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Gene Expression Profile of Coronary Artery Cells Treated With Nonsteroidal Anti-inflammatory Drugs Reveals Off-target Effects

Palayoor, Sanjeewani T. PhD*; J-Aryankalayil, Molykutty PhD*; Makinde, Adeola Y. PhD*; Cerna, David PhD*; Falduto, Michael T. PhD; Magnuson, Scott R. PhD; Coleman, C. Norman MD*

Journal of Cardiovascular Pharmacology: June 2012 - Volume 59 - Issue 6 - p 487–499
doi: 10.1097/FJC.0b013e31824ba6b5
Original Article

Abstract: Nonsteroidal anti-inflammatory drugs (NSAIDs) have come under scrutiny because of the gastrointestinal, renal, and cardiovascular toxicity associated with prolonged use of these drugs. The purpose of this study was to identify molecular targets for NSAIDs related to cellular toxicity with a view to optimize drug efficacy in the clinic. Coronary artery smooth muscle cells and endothelial cells were treated with low (clinically achievable) and high (typically used in preclinical studies) concentrations of celecoxib, NS398, and ibuprofen for 24 hours. NSAIDs-induced gene expression changes were evaluated by microarray analysis and validated by real-time reverse-transcription polymerase chain reaction and western blotting. The functional significance of differentially expressed genes was evaluated by Ingenuity Pathway Analysis. At high concentrations, NSAIDs altered the expression of genes regulating cell proliferation and cell death. NSAIDs also altered genes associated with cardiovascular functions including inflammation, thrombosis, fibrinolysis, coronary artery disease, and hypertension. The gene expression was most impacted by ibuprofen, celecoxib, and NS398, in that order. This study revealed that NSAIDs altered expression of an array of genes associated with cardiovascular events and emphasizes the potential for fingerprinting drugs in preclinical studies to assess the potential drug toxicity and to optimize the drug efficacy in clinical settings.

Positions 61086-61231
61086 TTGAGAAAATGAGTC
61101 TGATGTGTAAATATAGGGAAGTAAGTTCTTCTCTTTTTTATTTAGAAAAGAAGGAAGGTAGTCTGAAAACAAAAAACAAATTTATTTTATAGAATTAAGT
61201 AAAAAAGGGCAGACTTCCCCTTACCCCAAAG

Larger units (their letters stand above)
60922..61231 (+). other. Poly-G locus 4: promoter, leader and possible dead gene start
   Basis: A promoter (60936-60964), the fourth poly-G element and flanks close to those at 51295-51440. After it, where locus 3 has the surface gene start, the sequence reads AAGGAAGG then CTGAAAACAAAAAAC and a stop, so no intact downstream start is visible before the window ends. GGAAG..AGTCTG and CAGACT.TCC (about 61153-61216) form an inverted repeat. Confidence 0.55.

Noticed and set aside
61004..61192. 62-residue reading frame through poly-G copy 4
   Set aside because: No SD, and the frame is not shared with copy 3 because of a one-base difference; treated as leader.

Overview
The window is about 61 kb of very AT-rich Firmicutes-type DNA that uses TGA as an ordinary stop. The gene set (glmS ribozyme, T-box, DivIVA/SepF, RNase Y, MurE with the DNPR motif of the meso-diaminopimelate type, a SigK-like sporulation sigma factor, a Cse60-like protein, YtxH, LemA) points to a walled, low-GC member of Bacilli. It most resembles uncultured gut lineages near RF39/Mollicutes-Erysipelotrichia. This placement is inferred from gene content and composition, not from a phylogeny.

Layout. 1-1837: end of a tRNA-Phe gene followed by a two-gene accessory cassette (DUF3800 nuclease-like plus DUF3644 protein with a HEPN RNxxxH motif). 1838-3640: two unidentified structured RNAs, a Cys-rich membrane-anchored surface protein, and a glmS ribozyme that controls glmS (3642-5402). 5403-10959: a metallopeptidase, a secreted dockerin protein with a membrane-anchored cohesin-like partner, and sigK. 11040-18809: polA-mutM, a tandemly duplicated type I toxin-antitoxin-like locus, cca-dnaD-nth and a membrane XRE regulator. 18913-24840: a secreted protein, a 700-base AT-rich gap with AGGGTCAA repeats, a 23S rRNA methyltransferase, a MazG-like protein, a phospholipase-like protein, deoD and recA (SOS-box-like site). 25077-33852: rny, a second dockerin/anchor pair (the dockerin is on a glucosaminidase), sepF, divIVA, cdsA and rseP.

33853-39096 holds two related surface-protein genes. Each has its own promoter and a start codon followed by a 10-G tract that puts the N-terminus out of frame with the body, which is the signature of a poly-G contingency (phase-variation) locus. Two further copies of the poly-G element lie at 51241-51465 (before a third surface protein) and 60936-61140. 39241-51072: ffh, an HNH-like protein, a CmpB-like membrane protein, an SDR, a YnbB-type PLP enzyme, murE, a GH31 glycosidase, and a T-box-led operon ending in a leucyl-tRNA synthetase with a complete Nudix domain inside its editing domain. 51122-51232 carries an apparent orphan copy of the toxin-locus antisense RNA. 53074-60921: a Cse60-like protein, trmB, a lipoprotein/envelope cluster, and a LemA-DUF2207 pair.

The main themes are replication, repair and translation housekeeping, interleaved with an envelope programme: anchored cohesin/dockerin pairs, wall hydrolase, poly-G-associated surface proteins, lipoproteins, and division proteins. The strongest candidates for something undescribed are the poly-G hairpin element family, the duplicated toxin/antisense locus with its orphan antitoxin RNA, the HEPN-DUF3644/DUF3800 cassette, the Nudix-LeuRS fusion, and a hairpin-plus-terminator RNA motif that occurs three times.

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*Radiation Oncology Branch, Center for Cancer Research, National Cancer Institute, NIH, Bethesda, MD

GenUs Biosystems, Inc, Northbrook, IL.

Reprints: Sanjeewani T. Palayoor, PhD, Radiation Oncology Branch, Center for Cancer Research, National Cancer Institute, NIH, 9000 Rockville Pike, Building # 10, Room B3B406, Bethesda, MD 20892 (e-mail:

Supported by the Intramural Research Program of National Institutes of Health, National Cancer Institute, Center for Cancer Research.

The authors declare no conflicts of interest.

Supplemental digital content is available for this article. Direct URL citations appear in the printed text and are provided in the HTML and PDF versions of this article on the journal's Web site (

Received October 17, 2011

Accepted January 17, 2012

© 2012 Lippincott Williams & Wilkins, Inc.